"Seem like a great idea, but I'm not convinced the vegetable world is ready for it"

Aquaponics: Future of agriculture, - or not?

Hundreds of native sturgeon, the largest no more than six-inches long, swim inside a 305-gallon barrel in a greenhouse on Coward Road. The water, containing their waste, is pumped out and through a series of biological filters before flowing into long troughs upon which float rafts of leafy greens. The plants' roots dangle into the water, feeding on the nutrients generated by the fish waste and cleaning the water for circulation back into the fish tank. This is Viridis Aquaponics, a Pajaro Valley start-up with global ambitions.

Partners Jon Parr and Drew Hopkins are attempting to create the largest commercial aquaponics operation in the country at a former rose nursery. If all goes as planned, they'll fill 350,000 square feet of greenhouses with fruits, vegetables and fish within 18 months, all grown in a sustainable, environmentally friendly manner.

"This is the future of agriculture," said Hopkins.

The concept isn't new. Ancient farmers used the technique. The modern version of aquaponics, which combines hydroponics -- the practice of growing plants in water - and aquaculture or fish farming, dates back to at least the 1960s.

But it's never been done on the scale Parr and Hopkins envision for the 10-acre property they purchased a few weeks ago for $2.32 million.

Growing partnership

Parr, a Soquel resident, is a former contractor who was casting about for a new line as the construction industry tanked. Aquaponics had been a hobby, and he spent several years researching the topic before hooking up with Hopkins and moving forward with the commercial venture.

A family tragedy brought Hopkins to Santa Cruz from Park City, Utah. An event promoter and contractor, he said life hadn't been the same since his son was killed in a snowmobile accident a few years ago. But in April, he and his wife came to Santa Cruz to visit friends, and during a pleasant evening at the Crow's Nest, began to imagine a new life. He also had been interested in aquaponics, and a friend introduced him to Parr.

Their vision is to create a self-contained operation. The aquaponics system will allow them to use far less water than conventional growers, and no fertilizer or pesticides. To control bugs, they'll regularly infuse greenhouses with carbon dioxide, a by-product of the wood-chip burning gasification oven that will power the generator that will supply electricity.

Aquaponics is so efficient, Parr said, they'll be able to grow a head of lettuce in a month and more than four heads in a square foot, each month all year. A conventional farmer might get one head of lettuce per square foot, and two to three crops per year, he said.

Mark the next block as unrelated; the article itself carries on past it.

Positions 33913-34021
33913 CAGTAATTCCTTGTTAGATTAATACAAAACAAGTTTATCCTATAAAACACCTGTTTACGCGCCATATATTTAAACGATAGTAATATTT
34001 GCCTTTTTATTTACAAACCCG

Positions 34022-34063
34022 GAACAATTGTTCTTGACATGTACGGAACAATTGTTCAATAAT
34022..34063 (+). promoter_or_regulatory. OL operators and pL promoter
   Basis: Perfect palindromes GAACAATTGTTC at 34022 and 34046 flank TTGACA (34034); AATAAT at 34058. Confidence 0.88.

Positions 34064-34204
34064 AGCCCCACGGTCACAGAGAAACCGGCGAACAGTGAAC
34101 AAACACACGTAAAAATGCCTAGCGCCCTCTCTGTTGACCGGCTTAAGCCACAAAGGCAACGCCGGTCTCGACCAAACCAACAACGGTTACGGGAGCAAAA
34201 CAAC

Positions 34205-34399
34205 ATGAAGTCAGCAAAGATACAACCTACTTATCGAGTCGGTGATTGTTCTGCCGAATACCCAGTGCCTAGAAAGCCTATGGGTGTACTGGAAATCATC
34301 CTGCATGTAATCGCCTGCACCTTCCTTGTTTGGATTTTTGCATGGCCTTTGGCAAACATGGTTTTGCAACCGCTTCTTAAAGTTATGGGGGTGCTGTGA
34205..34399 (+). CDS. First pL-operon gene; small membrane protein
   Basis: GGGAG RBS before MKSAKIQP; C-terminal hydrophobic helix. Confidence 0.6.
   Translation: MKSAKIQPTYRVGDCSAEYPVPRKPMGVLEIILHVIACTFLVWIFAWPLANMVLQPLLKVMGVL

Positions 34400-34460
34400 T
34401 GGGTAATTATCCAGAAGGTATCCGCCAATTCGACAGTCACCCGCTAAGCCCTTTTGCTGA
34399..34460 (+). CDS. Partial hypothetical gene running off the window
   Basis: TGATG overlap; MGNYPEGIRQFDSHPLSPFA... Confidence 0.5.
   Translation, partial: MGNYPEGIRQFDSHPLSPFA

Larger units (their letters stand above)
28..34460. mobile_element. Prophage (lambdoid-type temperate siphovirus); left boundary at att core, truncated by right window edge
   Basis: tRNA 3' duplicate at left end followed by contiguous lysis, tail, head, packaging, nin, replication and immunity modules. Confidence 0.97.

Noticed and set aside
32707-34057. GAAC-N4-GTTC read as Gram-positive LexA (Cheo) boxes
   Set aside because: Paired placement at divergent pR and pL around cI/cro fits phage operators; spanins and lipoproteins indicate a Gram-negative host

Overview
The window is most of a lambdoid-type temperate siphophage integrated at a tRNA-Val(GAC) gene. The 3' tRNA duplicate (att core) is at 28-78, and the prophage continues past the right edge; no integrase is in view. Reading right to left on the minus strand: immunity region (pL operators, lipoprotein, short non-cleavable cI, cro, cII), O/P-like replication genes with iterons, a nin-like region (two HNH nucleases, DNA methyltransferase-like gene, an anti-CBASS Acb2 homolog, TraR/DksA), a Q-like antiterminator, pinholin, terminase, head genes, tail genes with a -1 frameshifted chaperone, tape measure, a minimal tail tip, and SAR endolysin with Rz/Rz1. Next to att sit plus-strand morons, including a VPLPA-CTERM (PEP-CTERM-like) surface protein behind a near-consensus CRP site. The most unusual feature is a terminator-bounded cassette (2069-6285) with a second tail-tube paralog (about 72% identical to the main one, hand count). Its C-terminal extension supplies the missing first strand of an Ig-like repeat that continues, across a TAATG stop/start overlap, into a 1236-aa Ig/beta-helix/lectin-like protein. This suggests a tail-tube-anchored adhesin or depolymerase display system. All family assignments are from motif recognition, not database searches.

In three years, they'll be able to send 15-pound sturgeon to the market as well.

If it sounds too good to be true, Parr said he thought so too at first. But his research and experience have convinced him it will work.

A ready market?

Not everybody is so sure about the economics, even advocates.

Chris Newman started Santa Cruz Aquaponics in 2009 in a rented Corralitos greenhouse. By the end of 2011, he was out of business and his $350,000 investment gone.

"It does seem like a great idea, but I'm not convinced the vegetable world is ready for it," Newman said.

Click here to read the entire article at montereyherald.com

Rob Morgan plans to build aquaponic farms in Haiti, to help the locals to recover from the devastating 2010 earthquake.

The idea behind the nonprofit came to Morgan after a trip to Haiti following the 2010 earthquake. An architect by training, he traveled there with members of Steele Creek Presbyterian Church, expecting to design shelters for some of the 1.5 million people left homeless.

He returned with the conviction that food production was a greater need.

“I’ve never been that close to so much hurt and emotion,” Morgan said. “It changes you completely.”

Morgan hopes to build 100 gardens – 67 in the Charlotte area, paired with 33 in Haiti – using a soilless growing technique called aquaponics that relies on fish to fertilize plants cultivated in water.

The gardens here would serve mostly to educate students; the gardens in Haiti would provide dinner.

Because there’s little arable land available in Haiti, other groups are also experimenting with aquaponics. Covenant Day School of Matthews built a small garden there.

But Morgan’s journey, as he put it, may be one of the craziest you’ll read about.

“I had no idea where I was headed or what I was doing. At my age, you’ve got nothing to lose,” said Morgan, 71. “I figured I might as well follow this thing until it adds up.”

Read more about Morgan in this article: http://www.charlotteobserver.com/2013/08/10/4227374/ron-morgans-quest-to-feed-haiti.html#storylink=cpy

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